Notwithstanding Reincarnated‘s underwhelming appearance, it nevertheless incorporates some great tracks, including the catchy album opener “Rebel Way,” the vibrant “Here Comes the King,” and the Beirut-sampled, Drake-featured “No Guns Allowed.” Not only are each of these songs the most effectively produced, but the most lyrically powerful. On “No Guns Allowed,” Snoop and his daughter Cori B sing eloquently against the use of violence and about the necessity of peace; Snoop speaks and croons on “Rebel Way” with poise and extrapolates the idea of tranquility once more; “Here Comes the King” is probably the most hip-hop influenced song off of Reincarnated, which may (or may not) excite Snoop Dogg fans.

Unfortunately, the majority of Reincarnated is filled with frivolity and lethargy, gradually decreasing the album’s appeal. Some songs are way too simple and uninventive (“Lighters Up,” “Tired of Running,”), while others are just plain annoying (“La La La,” “Fruit Juice,” “Smoke the Weed”). Snoop trips up with awkward romanticism on “Torn Apart” and with complete mediocrity on “The Good Good.” Additionally, the electronic and pop influences on “Boulevard” and the Miley-Cyrus-featured “Ashtrays and Heartbreaks” are basic repetitions of recycled reggae. Though “Remedy,” which features a dull Busta Rhymes and a barely audible Chris Brown, reverberates some hip hop-styled rhythms, it doesn’t come close the lively appeal of “Here Comes the King.”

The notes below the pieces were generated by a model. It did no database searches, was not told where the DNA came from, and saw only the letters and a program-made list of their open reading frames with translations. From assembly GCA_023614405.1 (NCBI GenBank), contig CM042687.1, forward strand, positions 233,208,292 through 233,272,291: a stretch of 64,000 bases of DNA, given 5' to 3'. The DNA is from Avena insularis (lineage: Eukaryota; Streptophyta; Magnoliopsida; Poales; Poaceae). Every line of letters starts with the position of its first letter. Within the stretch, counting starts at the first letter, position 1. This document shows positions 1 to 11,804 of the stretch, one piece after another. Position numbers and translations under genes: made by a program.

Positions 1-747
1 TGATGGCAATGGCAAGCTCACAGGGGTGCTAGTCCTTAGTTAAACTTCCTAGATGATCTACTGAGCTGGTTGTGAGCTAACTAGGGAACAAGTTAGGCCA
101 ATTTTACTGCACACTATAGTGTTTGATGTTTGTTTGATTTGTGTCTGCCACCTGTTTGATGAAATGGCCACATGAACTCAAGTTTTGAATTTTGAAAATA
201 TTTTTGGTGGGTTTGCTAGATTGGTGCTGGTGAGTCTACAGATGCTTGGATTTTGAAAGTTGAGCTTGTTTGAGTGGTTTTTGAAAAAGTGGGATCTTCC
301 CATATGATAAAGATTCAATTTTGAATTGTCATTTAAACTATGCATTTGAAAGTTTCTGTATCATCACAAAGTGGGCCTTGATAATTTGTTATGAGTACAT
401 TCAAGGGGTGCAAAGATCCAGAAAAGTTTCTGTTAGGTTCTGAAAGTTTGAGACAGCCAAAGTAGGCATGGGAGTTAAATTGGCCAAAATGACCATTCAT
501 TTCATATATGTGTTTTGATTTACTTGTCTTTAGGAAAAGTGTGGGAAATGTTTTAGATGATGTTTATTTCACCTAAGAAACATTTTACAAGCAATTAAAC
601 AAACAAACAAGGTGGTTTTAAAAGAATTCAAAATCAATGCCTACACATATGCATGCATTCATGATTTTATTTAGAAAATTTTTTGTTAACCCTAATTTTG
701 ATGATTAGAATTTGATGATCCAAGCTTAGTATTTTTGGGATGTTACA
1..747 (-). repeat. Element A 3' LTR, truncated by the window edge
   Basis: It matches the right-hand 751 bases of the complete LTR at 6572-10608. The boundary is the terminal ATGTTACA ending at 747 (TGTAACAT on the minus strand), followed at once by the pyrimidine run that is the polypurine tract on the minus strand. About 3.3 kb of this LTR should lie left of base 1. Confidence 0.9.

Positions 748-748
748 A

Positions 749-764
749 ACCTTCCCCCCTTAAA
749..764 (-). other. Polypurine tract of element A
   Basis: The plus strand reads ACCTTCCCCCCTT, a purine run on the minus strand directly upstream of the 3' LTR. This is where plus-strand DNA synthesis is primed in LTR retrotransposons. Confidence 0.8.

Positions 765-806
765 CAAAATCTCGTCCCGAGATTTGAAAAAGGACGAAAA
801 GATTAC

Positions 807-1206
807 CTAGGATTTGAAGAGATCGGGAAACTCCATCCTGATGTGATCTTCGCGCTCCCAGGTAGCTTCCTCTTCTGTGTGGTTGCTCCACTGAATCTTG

It’s hard to say what the future will hold for Snoop Lion and whether or not he will return as the beloved Snoop Dogg. Hip hop and rap have always been within his blood, but it has also led him to unhappiness and indecent behavior. Reggae is indeed a bold and beguiling new path for Snoop, but Reincarnated isn’t as impressive as you might think, despite his genuineness and artistic integrity. It’ll be even harder if he were to keep a hip hop career and a reggae persona simultaneously. But hopefully, whatever is bringing him down, Snoop will find a way.

Grade: B-
Recommended: No
Suggested Tracks: “Rebel Way,” “Here Comes the King,” “No Guns Allowed”                          


Major Lazer’s “Free the Universe”